One of 2014's biggest Oscar contenders is the story of Stephen Hawking and his wife of 30 years, Jane Wilde. Most of us know the story of Stephen Hawking — his prodigal mind, his black hole theories, his ALS diagnosis and how he obliterated the doctor's two-year life expectancy prognosis. And while other Stephen Hawking offerings have delved deep into the disease, the genius, the theories, The Theory of Everything, starring Eddie Redmayne, deigns to explore the world of Stephen Hawking's love life — his marriage and divorce to Jane Wilde and beyond. We are forced to confront the question: Is it still a happy ending if the boy and girl don't end up together at the end?
Writer Anthony McCarten, who spent eight years gaining the trust and friendship of Jane Wilde to write the script based of Wilde's autobiography, spoke to the story's unconventional ending, a narrative he crafted based on the true lives of Stephen and Jane. So how does one deliver a Hollywood story based on the true events of two very real people?
"It was a high wire act, it required that every one of the characters involved be portrayed in all their complexities," McCarten admitted at the Los Angeles press day for the film. "That there be no judgement on any of the characters, and that every one gets their day in court. Then the audience can come in and make their own decision," he said.
The film offers a variety of vantage points: Stephen, obviously; Jane — her unwaivering support of Stephen and her struggles as a mother, caretaker and academic; Jonathan, the couple's friend and helping hand.
"It's a complex love story. It's not prince charming and the princess riding off on a white horse, and we need a more generous definition of a happy ending," McCarten explained. "We've all had relationships, they don't all work out. That doesn't mean it's a disaster. The mind is very future focused. But the heart is a bit of a time traveler, and the people we've loved along the way, they will always have their place in us. There's no tragedy in that."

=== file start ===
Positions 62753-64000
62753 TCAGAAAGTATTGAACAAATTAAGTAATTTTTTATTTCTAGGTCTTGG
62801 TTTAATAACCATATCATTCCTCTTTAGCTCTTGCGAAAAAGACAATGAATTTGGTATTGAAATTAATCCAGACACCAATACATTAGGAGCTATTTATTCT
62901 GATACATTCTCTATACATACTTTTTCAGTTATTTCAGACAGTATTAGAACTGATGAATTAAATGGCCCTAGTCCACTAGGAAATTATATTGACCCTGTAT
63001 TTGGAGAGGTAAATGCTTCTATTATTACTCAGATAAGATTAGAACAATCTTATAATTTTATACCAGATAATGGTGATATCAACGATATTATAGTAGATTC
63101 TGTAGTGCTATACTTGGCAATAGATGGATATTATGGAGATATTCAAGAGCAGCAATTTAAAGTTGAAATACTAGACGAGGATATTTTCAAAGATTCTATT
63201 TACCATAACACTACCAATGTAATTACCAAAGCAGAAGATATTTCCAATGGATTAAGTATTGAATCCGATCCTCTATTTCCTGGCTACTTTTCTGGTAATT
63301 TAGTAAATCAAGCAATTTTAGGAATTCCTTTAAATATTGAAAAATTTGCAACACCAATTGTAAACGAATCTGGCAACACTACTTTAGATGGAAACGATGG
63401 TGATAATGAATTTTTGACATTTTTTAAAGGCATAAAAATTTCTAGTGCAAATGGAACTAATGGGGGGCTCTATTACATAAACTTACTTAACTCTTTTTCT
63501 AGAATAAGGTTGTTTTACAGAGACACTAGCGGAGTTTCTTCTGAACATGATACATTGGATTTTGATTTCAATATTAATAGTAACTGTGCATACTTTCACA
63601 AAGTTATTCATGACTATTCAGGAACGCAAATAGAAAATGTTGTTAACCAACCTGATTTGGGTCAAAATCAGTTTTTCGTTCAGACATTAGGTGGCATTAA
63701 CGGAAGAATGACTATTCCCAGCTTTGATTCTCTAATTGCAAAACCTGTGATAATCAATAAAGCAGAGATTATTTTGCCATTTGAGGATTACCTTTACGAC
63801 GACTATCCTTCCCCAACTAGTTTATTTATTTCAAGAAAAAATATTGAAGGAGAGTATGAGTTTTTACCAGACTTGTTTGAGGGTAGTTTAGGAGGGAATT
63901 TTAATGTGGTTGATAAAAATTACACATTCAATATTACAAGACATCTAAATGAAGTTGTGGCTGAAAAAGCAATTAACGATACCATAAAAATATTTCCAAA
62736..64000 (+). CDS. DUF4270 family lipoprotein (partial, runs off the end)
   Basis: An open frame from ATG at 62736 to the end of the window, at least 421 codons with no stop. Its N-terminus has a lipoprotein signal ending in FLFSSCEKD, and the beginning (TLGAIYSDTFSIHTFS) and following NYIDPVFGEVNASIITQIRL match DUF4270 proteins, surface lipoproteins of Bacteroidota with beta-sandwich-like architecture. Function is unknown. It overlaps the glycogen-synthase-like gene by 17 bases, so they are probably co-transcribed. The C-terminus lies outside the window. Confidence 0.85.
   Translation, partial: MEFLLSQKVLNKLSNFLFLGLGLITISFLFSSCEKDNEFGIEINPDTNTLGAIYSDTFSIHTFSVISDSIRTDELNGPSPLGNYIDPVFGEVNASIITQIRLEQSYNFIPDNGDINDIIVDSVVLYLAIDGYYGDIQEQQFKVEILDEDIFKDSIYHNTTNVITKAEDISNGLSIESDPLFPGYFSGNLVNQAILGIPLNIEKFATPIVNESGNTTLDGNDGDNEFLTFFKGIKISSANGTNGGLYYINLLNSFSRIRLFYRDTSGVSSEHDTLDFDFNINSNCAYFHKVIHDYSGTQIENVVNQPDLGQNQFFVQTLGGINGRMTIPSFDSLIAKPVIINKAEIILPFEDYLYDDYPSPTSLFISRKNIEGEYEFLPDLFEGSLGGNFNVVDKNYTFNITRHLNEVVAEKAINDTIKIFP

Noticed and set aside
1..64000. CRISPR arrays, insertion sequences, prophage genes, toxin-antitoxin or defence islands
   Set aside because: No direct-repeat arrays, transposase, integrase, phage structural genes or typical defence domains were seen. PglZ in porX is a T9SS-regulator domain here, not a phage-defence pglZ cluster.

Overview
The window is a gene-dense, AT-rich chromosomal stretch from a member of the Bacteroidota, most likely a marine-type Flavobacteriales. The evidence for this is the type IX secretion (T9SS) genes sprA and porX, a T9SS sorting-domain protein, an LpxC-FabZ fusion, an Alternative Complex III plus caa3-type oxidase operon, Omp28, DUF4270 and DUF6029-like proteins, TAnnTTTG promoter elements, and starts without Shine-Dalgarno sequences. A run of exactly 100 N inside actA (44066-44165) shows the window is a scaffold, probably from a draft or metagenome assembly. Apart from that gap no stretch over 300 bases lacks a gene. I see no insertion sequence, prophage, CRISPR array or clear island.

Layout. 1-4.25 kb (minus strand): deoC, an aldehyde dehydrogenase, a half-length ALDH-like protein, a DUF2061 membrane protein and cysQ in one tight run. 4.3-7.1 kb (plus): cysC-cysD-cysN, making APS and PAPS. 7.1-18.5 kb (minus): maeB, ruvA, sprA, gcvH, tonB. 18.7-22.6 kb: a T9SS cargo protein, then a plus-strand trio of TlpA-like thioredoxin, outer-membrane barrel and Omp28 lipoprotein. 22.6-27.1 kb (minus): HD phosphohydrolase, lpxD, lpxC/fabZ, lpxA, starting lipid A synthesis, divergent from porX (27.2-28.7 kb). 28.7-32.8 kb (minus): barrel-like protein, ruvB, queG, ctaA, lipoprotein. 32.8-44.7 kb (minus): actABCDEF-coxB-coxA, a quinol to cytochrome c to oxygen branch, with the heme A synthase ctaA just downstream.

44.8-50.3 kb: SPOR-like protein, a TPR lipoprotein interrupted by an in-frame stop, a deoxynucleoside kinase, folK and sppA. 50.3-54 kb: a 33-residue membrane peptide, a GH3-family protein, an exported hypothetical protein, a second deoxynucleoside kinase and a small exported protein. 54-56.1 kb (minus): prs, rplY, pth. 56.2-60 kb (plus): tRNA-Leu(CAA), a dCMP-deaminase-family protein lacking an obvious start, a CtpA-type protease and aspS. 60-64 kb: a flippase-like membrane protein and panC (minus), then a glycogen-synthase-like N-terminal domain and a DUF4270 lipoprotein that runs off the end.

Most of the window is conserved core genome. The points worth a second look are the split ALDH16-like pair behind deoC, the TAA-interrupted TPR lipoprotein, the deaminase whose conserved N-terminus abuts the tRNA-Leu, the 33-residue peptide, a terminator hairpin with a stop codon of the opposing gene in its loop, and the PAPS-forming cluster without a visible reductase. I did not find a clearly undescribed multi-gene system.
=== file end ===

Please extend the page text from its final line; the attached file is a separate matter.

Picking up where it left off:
For those who know the story of Stephen Hawking know that the icon is twice married, to Jane Wilde for 30 years, and subsequently to Elaine Mason in 1995, a former caretaker. Felicity Jones, who plays Jane Wilde over the span of several decades in the film, echoed McCarten's sentiments.
"It's unconventional," she said of the film's love story. And there's truth in that. What was one of the hardest scenes to do is when Stephen is going to America, and he tells [Jane] he's going with Elaine. It's that moment when they still absolutely love eachother, there's still so much affection, but the relationship has reached its limit, it can't go on anymore. They are both very similar personalities, and that's what kept their relationship going, they were always challenging eachother."
Eddie Redmayne chose to do the film because of its love story. "I thought it was going to be a biography of Stephen. The reason I fell in love with the script, is because it turned out to be a complicated, passionate, unique love story with an uplifting ending but not a Hollywood ending," he admits. "It's a dissection of love — young love, passionate love, love of subject matter, love of family — but also the failings of love, the boundaries of love, the complications of it. It felt very whole in that sense. It didn't seem to be sugarcoating things."
The Theory of Everything, while it follows to young students falling in and out of love, is nothing but uplifting. McCarten put it perfectly when he said: "There's only a reason for triumph in the story of Jane and Stephen. Look what they did: they raised three children, they advanced human understanding of the universe, and they dealt with this extraordinary debilitating disease at the same time. You tell me that ain't a triumph," McCarten said.
The Theory of Everything hits theatres November 7.
Images: Working Title Films